ScuzzBlog: Diaries May 2021
Entry 12th May 2021: Post 1: ITT SL 59 - What a DIN.
ITT SL 59 - What a DIN.
Set out on a challenge to see if I could find a 5 pin DIN for my
ITT SL 59 for use with my Toshiba MSX but failed. Just out of
interest DIN stands for Deutsches Institut fur Normung [DIN].
I had already cleaned and checked the ITT fully before searching
for the connector so I decided to take a few pics.
OK time to grab some popcorn as I reminisce about my Birmingham
blues and recall the era of the cassette and tape deck ....
It was 1976 and I spent a good time playing my guitar and making
music, much to the annoyance of most that lived in proximity of
be bedroom. I decided to buy a new cassette recorder as my 1972
PrinzSound was slowly falling apart. Enter the ITT SL 54. This
was not the one featured. When I left home in 1984 to travel
south from the Midlands I left all my kit in my bedroom including
the ITT and my SONY Reel-to-Reel. All of this was moved to my
sisters house where it sits in store awaiting my collection.
The ITT SL 54, SL 58 and SL 59 are pretty much identical with
only cosmetic changes to button features and cassette ejection.
During this time I was training as an architectural technician
at Walsall Architects. I befriended a very attractive young
architect named Jackie Wall who became a close colleague and who
was instrumental in guiding me to Birmingham School of Architecture
to train as a fully qualified architect.
Jackie was pals and drinking friends with Jeff Lynne of ELO and
Justin Haywood of the Moody Blues. As a favour to me she recorded
her vinyl albums of ELO, Blue Jays and Street Legal by Bob Dylan
to chrome SONY tapes which I tested today. You can listen to the
DIN from the link below. It really is amazing that tape machines
like these were used for playing music with no tone or bass control,
with built in speakers and no stereo. It really never bothered me.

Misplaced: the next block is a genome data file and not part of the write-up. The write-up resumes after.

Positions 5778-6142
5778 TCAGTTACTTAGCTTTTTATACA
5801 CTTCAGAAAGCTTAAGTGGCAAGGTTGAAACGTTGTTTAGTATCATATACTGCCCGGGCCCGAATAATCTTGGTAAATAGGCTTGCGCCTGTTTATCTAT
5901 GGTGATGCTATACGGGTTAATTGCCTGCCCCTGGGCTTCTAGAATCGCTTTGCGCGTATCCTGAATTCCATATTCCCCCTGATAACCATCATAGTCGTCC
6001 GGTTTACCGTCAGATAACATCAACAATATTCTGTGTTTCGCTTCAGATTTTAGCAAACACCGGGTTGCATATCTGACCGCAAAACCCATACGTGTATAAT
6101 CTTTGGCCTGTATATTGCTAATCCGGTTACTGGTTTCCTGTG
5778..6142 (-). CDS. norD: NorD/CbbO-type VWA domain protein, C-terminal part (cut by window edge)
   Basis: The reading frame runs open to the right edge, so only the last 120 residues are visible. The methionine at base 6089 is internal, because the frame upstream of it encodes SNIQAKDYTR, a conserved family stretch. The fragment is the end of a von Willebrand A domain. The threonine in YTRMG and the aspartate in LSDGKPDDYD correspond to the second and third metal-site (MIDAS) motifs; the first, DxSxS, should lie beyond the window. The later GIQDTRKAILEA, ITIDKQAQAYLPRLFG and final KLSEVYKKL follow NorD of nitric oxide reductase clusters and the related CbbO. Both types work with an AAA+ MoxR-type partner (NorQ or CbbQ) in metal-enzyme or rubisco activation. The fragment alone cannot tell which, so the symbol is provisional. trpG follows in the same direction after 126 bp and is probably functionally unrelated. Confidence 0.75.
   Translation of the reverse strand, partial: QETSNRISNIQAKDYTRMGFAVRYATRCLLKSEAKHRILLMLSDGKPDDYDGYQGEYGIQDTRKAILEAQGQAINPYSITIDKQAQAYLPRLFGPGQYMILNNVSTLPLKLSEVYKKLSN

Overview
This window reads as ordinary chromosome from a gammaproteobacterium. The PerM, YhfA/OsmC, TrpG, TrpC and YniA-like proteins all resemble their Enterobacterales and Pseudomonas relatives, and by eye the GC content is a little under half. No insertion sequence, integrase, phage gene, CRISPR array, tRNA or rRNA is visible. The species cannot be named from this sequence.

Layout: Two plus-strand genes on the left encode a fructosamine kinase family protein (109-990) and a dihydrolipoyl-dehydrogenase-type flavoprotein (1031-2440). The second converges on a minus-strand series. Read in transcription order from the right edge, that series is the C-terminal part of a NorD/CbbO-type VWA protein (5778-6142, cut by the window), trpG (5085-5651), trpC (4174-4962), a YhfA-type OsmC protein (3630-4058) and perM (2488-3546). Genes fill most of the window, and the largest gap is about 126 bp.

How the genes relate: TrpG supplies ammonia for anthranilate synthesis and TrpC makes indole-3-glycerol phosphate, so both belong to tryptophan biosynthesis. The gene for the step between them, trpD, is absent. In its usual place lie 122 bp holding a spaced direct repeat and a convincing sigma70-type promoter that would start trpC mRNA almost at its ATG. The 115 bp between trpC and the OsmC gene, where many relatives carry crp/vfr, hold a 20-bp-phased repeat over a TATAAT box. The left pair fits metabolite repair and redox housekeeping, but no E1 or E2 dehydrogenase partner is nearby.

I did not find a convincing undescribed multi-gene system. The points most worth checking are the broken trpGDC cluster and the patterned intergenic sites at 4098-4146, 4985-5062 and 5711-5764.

ELO composed a track called Birmingham Blues which refers to my
home city in the Midlands ' Industrial Revolution put it on its
feet '. You can see Jeff unite with Bob Dylan with the Traveling
Wilburys. Sadly three members are now dead, Tom Petty, George
Harrison and Roy Orbison. I also taped over Street Legal with a
copy of the Radio 1 Robbie Vincent show in the day which was also
further erased by Paul Gambaccini. As you do.
I did see Moody Blues in concert at the NEC in Birmingham in the
mid seventies and can say it was a truly dreary night. Back in
1972 I purchased the 45 record.. I'm Just a Singer in a Rock and
Roll Band, which was the only Moody Blues record I have ever got.
In the day you would stick your name on records as they often
travelled with you to disco's and the DJ would play them.
Whilst the original ITT and Reel-to-Reel are stored at my sisters,
the Realistic amp from Tandy sits lurking in the Workshop under
an Amiga 4000. She does work very well and is bloody powerful.
I gotta say I was buying cassette tape albums for a good part of
the 1990s and still have a plethora of devices that can play tapes.
I find that CD players have some quite dreadful issues with the
skipping of disks and dust to heads. Tapes on the other hand
just keep on ploughing through the music. The tape I demonstrate
is from 1976 and you can actually hear the click of the vinyl
record on the tape. I can play vinyl albums but have no player
that can handle 45s, so I have no way of playing the single.
As ever I advise everyone to look after their kit and it will
last a lifetime. Listening to the Traveling Wilburys it is sad
to reflect on the poignant words from the song .. 'End of the line'.
Click for End of the Line by the Traveling Wilburys
Click for some Birmingham Blues
ITT SL 59 - What a DIN.